Author(s): Friedrich MG, Truscott RJ
Abstract Share this page
Abstract PURPOSE: To characterize age-related changes to proteins in the center of the human lens. METHODS: Human lenses of different ages were dissected using trephines. Sucrose density gradient centrifugation was used to separate the proteins from two defined nuclear regions. Densitometry of Coomassie-stained protein bands was compared with lipid analysis with the use of mass spectrometry. RESULTS: A profound change in the density gradient profiles of lenses occurred at approximately age 40. As soluble crystallins decreased, four higher density bands appeared that were absent in younger lenses. These four bands contained crystallins, as well as membrane lipids, and appear to have resulted from the interaction of denatured crystallins with fiber cell membranes. CONCLUSIONS: Changes in lens proteins and membranes can be detected in each decade of life; however, major changes to the lens crystallins of the nucleus take place between age 40 and 50, after the loss of free soluble alpha crystallin. These alterations are consistent with large-scale binding of crystallin aggregates to fiber cell membranes after middle age.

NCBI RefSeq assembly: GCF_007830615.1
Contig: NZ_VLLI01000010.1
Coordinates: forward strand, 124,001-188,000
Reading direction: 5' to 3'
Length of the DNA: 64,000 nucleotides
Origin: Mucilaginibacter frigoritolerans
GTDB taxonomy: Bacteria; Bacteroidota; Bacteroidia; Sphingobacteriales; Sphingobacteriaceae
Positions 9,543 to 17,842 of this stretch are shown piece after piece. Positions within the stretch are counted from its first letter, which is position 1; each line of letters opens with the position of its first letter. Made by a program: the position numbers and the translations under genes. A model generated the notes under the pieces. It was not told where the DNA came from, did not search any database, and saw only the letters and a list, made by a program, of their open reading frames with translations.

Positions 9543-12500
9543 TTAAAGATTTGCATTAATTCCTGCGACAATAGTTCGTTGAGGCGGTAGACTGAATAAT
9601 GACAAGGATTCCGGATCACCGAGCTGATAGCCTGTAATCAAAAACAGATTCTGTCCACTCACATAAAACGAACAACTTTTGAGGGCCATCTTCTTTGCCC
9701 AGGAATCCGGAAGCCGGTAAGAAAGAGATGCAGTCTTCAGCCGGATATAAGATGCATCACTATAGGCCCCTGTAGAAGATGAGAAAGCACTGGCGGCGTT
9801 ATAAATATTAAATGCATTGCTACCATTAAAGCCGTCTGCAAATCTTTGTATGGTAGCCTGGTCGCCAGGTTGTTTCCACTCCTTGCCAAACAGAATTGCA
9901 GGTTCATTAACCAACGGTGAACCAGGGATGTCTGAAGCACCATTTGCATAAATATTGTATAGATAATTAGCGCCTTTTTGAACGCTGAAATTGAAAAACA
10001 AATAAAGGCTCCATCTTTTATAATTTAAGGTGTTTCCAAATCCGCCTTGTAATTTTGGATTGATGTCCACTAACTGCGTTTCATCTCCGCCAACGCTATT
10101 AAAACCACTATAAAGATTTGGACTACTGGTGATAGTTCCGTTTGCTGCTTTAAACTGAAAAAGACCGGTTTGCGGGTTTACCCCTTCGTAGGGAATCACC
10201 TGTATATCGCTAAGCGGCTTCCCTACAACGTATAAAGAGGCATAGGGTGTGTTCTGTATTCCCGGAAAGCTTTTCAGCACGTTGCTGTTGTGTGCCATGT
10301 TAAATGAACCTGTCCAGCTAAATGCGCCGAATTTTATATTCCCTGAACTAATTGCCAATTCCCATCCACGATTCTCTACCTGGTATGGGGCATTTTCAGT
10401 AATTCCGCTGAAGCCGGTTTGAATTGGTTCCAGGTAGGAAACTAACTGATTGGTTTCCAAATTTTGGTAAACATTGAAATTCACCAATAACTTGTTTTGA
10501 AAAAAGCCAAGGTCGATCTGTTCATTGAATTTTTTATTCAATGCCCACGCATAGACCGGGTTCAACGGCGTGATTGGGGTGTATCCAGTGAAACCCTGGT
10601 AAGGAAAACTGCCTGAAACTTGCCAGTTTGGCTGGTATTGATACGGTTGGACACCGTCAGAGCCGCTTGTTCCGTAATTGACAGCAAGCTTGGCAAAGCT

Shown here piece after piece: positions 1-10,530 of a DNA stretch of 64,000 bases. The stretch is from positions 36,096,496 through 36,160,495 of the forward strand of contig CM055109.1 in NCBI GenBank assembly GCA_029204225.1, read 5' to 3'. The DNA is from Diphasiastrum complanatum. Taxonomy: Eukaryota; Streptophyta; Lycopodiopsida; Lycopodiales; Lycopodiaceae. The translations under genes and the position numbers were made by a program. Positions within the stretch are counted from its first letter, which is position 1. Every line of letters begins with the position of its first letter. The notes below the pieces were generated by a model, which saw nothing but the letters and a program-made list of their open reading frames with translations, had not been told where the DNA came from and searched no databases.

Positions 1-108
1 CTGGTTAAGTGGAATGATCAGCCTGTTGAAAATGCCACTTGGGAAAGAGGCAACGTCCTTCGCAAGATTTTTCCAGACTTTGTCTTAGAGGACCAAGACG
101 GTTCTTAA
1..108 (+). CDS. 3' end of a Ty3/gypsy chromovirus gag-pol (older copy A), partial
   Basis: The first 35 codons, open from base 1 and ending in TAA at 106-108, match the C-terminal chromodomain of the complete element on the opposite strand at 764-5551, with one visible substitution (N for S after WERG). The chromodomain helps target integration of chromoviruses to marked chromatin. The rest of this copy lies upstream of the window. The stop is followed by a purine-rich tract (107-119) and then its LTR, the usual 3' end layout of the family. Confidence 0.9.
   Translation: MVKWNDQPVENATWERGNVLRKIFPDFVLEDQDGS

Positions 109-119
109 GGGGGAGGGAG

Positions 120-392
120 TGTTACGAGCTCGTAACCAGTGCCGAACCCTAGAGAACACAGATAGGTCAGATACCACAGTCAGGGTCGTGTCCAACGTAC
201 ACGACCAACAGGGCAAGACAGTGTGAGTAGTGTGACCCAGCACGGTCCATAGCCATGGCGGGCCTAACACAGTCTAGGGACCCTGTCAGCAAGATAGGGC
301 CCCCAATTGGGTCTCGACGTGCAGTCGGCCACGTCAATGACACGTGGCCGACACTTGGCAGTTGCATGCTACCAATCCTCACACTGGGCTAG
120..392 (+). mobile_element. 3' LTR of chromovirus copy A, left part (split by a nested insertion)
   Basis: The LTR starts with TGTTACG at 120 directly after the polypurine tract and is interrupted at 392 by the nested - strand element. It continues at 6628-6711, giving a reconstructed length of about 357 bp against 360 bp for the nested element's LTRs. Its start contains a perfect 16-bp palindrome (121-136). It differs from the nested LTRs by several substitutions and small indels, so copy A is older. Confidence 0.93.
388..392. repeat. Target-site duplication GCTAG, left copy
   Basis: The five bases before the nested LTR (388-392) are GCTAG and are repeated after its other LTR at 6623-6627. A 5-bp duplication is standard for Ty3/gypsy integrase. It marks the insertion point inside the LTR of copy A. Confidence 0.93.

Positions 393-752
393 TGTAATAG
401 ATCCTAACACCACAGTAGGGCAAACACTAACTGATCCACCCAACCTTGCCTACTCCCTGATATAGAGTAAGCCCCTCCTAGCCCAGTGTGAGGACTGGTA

This article was published in Invest Ophthalmol Vis Sci
and referenced in Journal of Clinical & Experimental Ophthalmology